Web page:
Tuesday 16 January 2018

Movie reviews: It Comes at Night, Sanctuary, The Midwife

  • It Comes at Night (15A, 92mins) ★★★★
  • Sanctuary (15A, 87mins) ★★★★
  • The Midwife (15A, 117mins) ★★★
Carmen Ejogo and Riley Keough in It Comes at Night.
Carmen Ejogo and Riley Keough in It Comes at Night.

Paul Whitington

At the start of It Comes at Night, a woman out of shot speaks softly to an elderly man. She tells him she loves him, then enters the frame wearing a gas-mask. The man shakes and shudders as two other mask-wearing figures wheel him outside in a barrow, shoot him dead and burn the body.

A terrible virus has gripped the world, and Paul (Joel Edgerton), his wife Sarah (Carmen Ejogo) and their teenage son Travis (Kelvin Harrison Jr.) have survived by taking wearisome precautions.

They live in a boarded up house in the woods, and have isolated themselves from whatever remains of the outside world. The dead man was Sarah's father, the latest victim of a horrifying disease that first presents itself at night. The family is surviving, efficiently, joylessly, until a man tries to break into their house one night, and Paul overpowers him.

Will (Christopher Abbott) insists he thought the house was vacant and claims he's only out foraging for his wife and son. And after tying him to a tree for the night to make sure he's not infected, Paul decides to believe Will, and invite him and his family to live with them. It will be a fateful decision for everyone.

Trey Edward Shults' film is lean, mean and mercilessly efficient, full of shadows and strange noises and nameless, unspoken dreads. It keeps things simple, has the courage not to explain too much, and seems to suggest that sometimes the unluckiest ones are those who survive.

Sanctuary is an Irish film to be proud of, a bold low-budget drama that broaches some delicate topics but gets the balance exactly right. A group of intellectually disabled young people are off to Galway City on a cinema trip, but Larry (Kieran Coppinger) has other ideas in mind.

He's smitten with Sophie (Charlene Kelly), and plans to book a hotel room so they can consummate their love. That won't be easy, and will involve the assistance of a care worker who soon begins to regret his kindness.

Meanwhile, chaos reigns at the cinema, and several of the group have repaired to a nearby pub to get locked. A collaboration between director Len Collin and the Galway-based Blue Teapot Theatre Company, Sanctuary is smart, well-paced and extremely funny, but also touching.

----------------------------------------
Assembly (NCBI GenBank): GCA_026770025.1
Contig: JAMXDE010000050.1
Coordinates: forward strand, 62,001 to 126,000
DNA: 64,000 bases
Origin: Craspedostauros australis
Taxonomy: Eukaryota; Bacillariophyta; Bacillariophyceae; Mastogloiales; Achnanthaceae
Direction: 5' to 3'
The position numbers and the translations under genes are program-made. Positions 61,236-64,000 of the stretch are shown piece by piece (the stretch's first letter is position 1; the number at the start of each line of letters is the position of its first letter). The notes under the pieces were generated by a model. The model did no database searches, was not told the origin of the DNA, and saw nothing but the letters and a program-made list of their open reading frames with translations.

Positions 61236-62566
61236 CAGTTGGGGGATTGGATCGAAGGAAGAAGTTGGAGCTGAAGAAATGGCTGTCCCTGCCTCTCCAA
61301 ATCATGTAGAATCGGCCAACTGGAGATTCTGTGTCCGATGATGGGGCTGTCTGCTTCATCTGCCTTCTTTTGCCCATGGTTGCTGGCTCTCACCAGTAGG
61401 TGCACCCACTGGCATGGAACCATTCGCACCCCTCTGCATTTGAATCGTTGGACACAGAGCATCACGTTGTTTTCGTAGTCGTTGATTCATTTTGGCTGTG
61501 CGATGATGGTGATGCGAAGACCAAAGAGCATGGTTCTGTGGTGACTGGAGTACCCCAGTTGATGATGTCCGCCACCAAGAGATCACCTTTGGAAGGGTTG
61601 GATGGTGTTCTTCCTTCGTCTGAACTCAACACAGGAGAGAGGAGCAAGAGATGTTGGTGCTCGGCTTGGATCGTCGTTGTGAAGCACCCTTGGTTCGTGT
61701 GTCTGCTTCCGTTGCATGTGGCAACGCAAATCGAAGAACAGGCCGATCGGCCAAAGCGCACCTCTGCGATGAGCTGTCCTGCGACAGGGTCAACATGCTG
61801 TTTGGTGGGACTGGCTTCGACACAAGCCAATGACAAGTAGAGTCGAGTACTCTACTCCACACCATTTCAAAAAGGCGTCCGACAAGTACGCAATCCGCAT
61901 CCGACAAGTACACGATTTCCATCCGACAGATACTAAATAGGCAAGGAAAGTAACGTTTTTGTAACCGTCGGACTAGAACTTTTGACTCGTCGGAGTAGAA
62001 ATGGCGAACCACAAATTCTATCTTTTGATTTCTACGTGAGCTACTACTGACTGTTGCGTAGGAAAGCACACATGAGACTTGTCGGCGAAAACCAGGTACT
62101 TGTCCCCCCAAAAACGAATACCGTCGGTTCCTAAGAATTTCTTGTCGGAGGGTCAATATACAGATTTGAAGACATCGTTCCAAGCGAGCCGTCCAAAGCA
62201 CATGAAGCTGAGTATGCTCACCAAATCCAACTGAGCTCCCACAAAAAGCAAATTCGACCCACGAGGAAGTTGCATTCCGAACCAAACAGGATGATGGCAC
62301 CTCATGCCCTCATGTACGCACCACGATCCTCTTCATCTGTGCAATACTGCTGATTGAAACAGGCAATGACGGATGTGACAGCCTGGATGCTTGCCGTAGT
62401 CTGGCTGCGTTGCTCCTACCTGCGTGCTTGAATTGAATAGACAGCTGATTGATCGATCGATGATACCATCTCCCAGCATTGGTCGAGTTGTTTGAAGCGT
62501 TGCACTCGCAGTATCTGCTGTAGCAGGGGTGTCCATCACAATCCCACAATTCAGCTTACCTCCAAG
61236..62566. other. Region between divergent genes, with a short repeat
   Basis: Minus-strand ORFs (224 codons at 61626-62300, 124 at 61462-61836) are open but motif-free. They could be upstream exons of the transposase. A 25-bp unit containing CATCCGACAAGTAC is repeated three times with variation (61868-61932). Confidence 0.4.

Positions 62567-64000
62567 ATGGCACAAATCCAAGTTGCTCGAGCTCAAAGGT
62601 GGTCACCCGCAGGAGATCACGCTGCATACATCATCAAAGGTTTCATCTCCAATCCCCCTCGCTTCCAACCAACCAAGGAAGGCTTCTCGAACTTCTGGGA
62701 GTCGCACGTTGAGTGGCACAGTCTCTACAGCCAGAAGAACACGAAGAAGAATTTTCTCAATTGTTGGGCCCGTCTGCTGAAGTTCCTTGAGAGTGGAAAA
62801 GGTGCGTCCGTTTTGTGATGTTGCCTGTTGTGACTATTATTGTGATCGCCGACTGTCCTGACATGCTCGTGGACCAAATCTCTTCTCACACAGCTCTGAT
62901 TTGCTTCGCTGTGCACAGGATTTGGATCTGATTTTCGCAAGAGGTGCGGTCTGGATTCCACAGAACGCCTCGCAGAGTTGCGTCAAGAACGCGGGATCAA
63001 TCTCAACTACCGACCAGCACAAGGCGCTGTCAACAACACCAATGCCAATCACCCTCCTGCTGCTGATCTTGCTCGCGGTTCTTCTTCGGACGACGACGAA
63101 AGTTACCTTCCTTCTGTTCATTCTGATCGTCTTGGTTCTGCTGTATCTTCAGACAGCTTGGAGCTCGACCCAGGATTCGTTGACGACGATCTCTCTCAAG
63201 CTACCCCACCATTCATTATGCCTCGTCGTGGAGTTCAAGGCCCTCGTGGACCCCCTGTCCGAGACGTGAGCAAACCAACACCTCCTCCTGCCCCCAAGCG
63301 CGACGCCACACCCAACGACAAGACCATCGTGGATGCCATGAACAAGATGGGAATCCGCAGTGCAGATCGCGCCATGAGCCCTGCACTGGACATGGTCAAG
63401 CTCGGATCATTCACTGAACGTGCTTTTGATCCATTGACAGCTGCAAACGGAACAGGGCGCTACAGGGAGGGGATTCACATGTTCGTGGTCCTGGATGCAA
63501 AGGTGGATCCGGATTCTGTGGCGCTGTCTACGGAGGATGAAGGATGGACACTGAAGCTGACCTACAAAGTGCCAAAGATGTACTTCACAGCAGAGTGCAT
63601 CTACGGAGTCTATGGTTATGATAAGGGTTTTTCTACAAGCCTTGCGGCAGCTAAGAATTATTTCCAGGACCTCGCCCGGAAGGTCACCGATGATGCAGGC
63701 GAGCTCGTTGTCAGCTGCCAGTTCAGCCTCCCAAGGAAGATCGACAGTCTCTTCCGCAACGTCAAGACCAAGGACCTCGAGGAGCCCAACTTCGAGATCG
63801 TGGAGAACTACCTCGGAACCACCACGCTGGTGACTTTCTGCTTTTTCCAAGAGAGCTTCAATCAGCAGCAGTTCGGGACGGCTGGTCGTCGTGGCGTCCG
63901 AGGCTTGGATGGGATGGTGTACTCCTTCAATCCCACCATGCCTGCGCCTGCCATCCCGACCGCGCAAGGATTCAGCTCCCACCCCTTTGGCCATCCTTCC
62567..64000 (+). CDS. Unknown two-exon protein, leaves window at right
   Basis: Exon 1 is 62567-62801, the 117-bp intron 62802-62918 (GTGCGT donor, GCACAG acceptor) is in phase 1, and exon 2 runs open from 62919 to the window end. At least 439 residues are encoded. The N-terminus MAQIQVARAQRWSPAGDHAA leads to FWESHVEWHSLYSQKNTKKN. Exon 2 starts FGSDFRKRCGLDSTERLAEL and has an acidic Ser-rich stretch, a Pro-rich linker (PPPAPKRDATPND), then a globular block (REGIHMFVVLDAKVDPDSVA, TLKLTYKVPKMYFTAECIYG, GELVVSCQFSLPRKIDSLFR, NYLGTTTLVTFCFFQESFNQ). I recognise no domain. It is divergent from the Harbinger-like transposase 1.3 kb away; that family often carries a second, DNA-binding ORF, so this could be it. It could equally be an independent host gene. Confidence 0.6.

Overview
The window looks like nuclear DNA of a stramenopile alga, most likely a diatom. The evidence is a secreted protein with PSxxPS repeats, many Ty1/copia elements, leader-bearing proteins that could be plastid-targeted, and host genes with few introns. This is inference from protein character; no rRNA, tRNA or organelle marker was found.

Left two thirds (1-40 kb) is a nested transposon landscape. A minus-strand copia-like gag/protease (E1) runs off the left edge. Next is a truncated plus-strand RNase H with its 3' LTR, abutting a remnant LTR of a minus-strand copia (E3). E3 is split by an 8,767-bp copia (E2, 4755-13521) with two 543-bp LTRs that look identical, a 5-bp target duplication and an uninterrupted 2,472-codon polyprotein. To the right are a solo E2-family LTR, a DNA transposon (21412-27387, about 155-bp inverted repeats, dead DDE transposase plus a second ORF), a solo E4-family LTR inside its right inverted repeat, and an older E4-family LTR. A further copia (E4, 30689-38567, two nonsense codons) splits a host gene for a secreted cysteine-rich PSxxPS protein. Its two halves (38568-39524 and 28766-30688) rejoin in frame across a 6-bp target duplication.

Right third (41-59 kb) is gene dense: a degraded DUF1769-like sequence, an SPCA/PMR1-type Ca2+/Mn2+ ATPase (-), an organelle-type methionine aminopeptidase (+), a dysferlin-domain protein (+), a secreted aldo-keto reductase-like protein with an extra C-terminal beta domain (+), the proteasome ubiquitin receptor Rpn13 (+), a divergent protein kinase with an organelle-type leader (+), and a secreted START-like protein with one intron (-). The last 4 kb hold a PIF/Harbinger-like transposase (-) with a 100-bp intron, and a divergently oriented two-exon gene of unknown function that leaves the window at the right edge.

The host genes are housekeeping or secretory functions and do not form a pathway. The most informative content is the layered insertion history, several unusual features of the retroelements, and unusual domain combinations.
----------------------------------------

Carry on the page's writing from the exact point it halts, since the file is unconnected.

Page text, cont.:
Martin Provost's The Midwife is French middlebrow heritage cinema of the dullest sort, but is made watchable, even likeable, by Catherine Deneuve's brave and touching performance.

Catherine Frot, another very fine French actress, stars as Claire Breton, a tireless and dedicated sage femme, or midwife. She's a gloomy soul, kind but distant, who eats organic, doesn't drink and has a regrettable tendency to lecture those less enlightened.

She has a grown-up son but lives alone and looks set to plod on grimly forever when a call from out of the blue knocks her off course.

Beatrice Sobolevski (Deneuve) is the former mistress of Claire's late father, a spectacular female who left him suddenly 30 years ago and has never been heard of since. Claire is not best pleased when Beatrice contacts her, but against her wishes is slowly drawn into the woman's ongoing psychodrama.

Beatrice has recently discovered that she has a potentially fatal brain tumour, and wishes to make amends with Claire before she goes. She may just be lonely, but either way Claire is in for some bracing life lessons from a woman who might be ill but is still a force of nature.

"I don't mind dying," Beatrice says, "I've lived the life I wanted." She's still living it, downing red wine and steak at lunchtime and grasping chaotically at every last moment of human experience.

Deneuve is wonderful in the role, and The Midwife is worth watching for her, though possibly for her alone.

Irish Independent

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